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These men, women and children are real people.  Let us call them by their names: Angie, Leo, Maribel, David, Javier, Arturo, Sara, Adolfo, Jorge, Elsa, Gloria, Maria, Ivan, Juan, Andre, Jordan, Raul, Alexander, Luis, Gloria, Margie, Teresa, Lois, Megan, Saeed, Derrick, Logan, Nicholas, Thomas, Beatrice, Monica.  These are the men, women, and children killed in El Paso and Dayton a few days ago.

I have a friend named Margie, a nephew named David, a niece named Megan, another nephew named Ivan.  I used to work with a man named Raul.  Angie, Arturo, Maria, Beatrice, Leo were names of some of my classmates.  My son has a friend named Logan.  What if it had been them, these people I know who carry the same names as those randomly shot, murdered in El Paso and Dayton?

I grieve not only for those who died but others who could have.  I feel impotent, helpless.  Knowing my voice should matter, being told it counts, I struggle with where or how to make it heard, knowing it’s more important than ever.  My friend’s husband’s name is Derrick.  The principal of an alternative high school is named Teresa.  What if it had been them?  It could have been anyone.

31 killed.  They have names.  Please don’t reduce them to a number.  They had names just like my nephew, my niece, my friend.  It could have been them.  It is personal, not just a number.  And please don’t call it the new normal.  This is not normal.  Please don’t tell me it’s mental illness or video games or the internet.  Other countries have mental illness, video games and the internet.  We have guns.  And most of all, please don’t tell me that more guns will make us safer.  If that were true, we’d already be the safest country in the world.  We are not.

Yesterday I saw a hand-lettered sign in the back window of a pick-up truck:  Are you a proud American or are you a Democrat?  I would like to answer that question although I don’t consider it an either/or kind of question.  No, I’m not a proud American.  Not by the definition of proud that I know.  Proud means pleased, appreciative, self-respecting.  Or it did.  Now I see there’s another set of synonyms I had overlooked: arrogant, self-important, haughty, pompous.  The kind of proud that is self-centered, narcissistic.  The kind of proud that believes in personal rights at the expense of safety, dignity, community, common good.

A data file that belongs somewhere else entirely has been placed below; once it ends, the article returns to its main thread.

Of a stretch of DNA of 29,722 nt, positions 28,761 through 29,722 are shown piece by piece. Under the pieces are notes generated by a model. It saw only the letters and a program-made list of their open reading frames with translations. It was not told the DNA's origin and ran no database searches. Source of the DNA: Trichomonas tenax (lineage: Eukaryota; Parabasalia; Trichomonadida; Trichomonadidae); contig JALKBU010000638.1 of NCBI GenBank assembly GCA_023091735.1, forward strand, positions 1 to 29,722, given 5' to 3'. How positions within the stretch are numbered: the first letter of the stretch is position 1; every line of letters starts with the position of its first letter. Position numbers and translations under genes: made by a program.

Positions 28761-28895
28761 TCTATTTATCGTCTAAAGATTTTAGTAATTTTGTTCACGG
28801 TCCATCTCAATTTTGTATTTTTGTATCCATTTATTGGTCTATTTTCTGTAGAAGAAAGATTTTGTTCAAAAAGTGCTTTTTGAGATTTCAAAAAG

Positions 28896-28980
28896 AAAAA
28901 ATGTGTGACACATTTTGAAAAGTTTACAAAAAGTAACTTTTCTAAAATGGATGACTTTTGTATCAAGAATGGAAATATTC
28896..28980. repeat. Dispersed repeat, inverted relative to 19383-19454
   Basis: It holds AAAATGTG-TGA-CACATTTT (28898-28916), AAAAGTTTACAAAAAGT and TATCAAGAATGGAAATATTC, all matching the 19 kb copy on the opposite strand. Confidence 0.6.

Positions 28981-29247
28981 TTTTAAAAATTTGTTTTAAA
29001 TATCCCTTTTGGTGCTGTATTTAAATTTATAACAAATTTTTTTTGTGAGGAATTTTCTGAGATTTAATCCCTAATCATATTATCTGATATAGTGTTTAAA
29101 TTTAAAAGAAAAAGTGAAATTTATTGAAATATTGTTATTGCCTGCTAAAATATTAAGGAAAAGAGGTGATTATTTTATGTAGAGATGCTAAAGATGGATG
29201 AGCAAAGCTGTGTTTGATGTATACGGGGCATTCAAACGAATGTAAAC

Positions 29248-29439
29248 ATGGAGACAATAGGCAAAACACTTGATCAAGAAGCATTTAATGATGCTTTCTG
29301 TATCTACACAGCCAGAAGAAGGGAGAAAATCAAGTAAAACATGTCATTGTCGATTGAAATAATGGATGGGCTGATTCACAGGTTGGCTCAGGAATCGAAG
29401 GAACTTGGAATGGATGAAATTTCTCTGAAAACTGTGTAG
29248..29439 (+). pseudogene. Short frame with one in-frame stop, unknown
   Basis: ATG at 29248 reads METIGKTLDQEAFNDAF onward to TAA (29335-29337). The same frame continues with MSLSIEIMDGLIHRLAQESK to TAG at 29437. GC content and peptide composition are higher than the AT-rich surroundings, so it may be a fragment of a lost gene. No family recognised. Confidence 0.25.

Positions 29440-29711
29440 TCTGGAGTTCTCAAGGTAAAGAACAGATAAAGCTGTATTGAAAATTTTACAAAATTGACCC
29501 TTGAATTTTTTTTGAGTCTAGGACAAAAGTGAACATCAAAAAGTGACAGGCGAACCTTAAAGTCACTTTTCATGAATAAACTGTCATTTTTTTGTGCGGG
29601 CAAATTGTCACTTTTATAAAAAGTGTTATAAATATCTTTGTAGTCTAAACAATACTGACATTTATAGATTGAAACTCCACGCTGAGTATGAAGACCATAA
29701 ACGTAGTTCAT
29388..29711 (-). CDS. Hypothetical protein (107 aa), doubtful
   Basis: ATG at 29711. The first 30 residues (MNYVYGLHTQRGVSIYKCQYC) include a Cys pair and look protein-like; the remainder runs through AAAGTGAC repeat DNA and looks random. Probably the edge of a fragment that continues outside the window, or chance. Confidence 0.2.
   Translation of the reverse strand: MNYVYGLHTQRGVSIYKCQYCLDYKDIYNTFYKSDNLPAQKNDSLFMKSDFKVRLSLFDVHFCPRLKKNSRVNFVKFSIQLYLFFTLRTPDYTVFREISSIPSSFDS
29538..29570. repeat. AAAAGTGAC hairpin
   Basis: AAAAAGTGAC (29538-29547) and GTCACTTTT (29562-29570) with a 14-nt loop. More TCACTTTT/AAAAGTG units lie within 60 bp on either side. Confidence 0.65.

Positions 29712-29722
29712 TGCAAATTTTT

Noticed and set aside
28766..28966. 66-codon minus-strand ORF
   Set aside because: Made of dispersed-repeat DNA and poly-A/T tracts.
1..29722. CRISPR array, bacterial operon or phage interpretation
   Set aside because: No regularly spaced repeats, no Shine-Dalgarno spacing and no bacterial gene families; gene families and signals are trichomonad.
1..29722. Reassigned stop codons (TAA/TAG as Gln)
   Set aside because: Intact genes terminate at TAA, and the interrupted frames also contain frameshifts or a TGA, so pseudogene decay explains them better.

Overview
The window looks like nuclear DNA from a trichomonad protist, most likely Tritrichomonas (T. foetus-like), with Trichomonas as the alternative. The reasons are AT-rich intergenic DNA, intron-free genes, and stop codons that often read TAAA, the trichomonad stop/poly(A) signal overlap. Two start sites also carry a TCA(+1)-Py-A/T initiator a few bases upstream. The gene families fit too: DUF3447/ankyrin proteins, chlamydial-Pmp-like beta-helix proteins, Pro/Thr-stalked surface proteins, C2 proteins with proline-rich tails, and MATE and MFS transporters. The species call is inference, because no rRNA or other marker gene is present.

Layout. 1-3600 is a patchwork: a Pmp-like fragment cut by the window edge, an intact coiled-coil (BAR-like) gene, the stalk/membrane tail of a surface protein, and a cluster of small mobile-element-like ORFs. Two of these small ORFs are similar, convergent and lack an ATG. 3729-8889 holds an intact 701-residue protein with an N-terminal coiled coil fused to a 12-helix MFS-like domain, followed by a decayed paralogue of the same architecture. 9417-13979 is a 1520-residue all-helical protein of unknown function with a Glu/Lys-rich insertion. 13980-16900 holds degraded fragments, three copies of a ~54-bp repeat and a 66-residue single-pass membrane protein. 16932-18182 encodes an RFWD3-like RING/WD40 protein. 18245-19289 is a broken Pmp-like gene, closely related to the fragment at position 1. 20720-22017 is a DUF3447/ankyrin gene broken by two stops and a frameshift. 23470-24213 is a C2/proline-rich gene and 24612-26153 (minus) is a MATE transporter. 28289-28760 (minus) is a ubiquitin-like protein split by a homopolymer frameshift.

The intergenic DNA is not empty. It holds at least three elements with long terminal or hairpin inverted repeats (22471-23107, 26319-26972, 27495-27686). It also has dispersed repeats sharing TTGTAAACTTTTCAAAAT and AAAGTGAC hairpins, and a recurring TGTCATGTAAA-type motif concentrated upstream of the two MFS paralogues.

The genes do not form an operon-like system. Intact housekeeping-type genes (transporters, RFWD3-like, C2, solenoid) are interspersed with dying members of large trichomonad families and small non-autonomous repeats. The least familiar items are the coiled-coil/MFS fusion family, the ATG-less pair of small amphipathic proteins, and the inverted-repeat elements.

Americans, however proud we are, are allowing mass killings.  Sandy Hook broke my heart.  Those children each had a name.  Aurora horrified me.  Men, women and more children with names.  Orlando caused my tears to flow.  People with names.  I can’t even name all the places anymore.  Las Vegas, California, Parkland, and more.  I read in my Sunday paper, “The shooting (in El Paso) is the 21st mass killing in the U.S. in 2019, and the fifth public mass shooting.  (A “mass killing” is one incident with more than four people killed, not counting the shooter.)  These men, women and children were murdered in places we normally feel safe, places like festivals and Walmart, places we go to enjoy ourselves or to shop.  Places my friend Maria would go to buy school supplies for her grandkids.